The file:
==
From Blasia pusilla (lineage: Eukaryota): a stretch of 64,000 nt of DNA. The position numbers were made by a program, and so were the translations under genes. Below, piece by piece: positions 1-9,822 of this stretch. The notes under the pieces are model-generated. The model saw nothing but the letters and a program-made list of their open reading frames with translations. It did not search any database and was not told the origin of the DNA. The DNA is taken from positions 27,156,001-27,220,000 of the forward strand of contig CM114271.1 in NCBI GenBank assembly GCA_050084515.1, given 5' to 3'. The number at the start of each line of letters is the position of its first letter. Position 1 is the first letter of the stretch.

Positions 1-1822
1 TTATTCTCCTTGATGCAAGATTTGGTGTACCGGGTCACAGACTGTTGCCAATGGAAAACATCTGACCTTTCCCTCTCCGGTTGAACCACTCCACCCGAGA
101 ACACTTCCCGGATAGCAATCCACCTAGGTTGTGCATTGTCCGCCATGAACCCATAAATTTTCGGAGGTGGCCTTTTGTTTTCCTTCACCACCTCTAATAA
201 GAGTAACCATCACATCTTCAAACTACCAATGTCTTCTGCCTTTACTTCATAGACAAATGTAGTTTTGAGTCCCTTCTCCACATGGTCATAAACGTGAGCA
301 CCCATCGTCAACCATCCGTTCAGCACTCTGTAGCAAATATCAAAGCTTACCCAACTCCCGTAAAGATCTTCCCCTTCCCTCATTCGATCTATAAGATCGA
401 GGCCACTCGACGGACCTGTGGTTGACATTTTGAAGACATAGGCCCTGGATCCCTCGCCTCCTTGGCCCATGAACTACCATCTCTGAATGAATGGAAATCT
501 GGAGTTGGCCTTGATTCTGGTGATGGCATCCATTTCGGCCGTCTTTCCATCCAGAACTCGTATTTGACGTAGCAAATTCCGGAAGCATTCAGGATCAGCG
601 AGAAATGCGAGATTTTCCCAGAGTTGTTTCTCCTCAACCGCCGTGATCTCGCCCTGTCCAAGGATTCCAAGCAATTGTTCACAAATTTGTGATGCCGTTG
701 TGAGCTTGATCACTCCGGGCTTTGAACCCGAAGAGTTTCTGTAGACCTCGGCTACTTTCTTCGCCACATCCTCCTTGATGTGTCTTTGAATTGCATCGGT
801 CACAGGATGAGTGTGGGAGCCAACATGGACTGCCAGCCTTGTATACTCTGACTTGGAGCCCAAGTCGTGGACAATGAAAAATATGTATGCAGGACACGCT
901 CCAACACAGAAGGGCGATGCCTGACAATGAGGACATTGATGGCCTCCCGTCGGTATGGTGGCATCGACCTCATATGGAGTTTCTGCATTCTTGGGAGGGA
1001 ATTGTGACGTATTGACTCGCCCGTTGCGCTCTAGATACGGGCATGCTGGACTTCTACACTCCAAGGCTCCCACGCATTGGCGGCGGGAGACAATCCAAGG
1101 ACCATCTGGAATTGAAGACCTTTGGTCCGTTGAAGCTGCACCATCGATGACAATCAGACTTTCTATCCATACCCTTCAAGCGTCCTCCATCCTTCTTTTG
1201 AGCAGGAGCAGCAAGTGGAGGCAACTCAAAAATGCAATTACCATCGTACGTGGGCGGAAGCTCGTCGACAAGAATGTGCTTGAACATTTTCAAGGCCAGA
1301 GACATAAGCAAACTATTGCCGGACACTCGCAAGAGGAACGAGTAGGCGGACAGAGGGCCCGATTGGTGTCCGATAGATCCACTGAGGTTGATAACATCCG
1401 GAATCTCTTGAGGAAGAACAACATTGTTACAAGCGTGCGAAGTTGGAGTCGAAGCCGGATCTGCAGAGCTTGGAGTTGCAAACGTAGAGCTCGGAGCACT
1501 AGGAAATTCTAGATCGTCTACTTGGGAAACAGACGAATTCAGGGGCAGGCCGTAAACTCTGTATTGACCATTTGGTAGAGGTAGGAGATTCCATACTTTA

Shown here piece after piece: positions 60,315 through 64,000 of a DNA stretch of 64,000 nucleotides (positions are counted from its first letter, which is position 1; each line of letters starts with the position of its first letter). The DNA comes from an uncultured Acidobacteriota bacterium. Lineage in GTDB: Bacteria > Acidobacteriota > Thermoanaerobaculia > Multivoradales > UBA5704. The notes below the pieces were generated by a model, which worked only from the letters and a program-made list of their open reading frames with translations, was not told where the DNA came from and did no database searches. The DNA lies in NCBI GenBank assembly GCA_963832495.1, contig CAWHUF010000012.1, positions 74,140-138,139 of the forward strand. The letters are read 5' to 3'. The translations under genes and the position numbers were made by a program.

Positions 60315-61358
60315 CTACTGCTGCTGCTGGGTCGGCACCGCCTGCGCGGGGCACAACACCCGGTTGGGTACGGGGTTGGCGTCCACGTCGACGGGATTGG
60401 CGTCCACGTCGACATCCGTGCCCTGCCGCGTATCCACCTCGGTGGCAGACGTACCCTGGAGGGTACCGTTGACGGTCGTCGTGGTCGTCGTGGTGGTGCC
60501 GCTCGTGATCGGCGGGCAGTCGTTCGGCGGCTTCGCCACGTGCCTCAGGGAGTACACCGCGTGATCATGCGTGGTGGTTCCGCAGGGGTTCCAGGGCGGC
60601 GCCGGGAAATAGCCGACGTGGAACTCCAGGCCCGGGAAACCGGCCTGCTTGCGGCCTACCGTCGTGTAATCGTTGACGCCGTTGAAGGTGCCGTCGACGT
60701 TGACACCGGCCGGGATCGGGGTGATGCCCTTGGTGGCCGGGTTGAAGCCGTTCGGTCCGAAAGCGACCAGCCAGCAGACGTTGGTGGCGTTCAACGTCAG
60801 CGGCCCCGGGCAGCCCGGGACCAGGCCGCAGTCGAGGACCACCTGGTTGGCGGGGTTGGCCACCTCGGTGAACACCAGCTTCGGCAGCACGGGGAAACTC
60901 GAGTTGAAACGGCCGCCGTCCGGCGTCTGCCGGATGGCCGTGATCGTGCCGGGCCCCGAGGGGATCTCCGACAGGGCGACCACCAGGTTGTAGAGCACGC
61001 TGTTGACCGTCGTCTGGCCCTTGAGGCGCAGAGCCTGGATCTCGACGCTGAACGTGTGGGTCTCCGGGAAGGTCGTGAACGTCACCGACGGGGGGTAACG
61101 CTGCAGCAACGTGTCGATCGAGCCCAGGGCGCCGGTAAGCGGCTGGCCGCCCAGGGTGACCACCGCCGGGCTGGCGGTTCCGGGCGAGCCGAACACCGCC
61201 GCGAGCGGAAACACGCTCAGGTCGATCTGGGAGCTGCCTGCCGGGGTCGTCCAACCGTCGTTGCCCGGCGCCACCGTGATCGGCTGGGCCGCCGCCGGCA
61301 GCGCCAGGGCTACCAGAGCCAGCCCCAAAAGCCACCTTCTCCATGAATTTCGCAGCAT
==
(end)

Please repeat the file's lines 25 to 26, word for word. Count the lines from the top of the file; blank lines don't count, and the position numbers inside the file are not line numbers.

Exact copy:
60701 TGACACCGGCCGGGATCGGGGTGATGCCCTTGGTGGCCGGGTTGAAGCCGTTCGGTCCGAAAGCGACCAGCCAGCAGACGTTGGTGGCGTTCAACGTCAG
60801 CGGCCCCGGGCAGCCCGGGACCAGGCCGCAGTCGAGGACCACCTGGTTGGCGGGGTTGGCCACCTCGGTGAACACCAGCTTCGGCAGCACGGGGAAACTC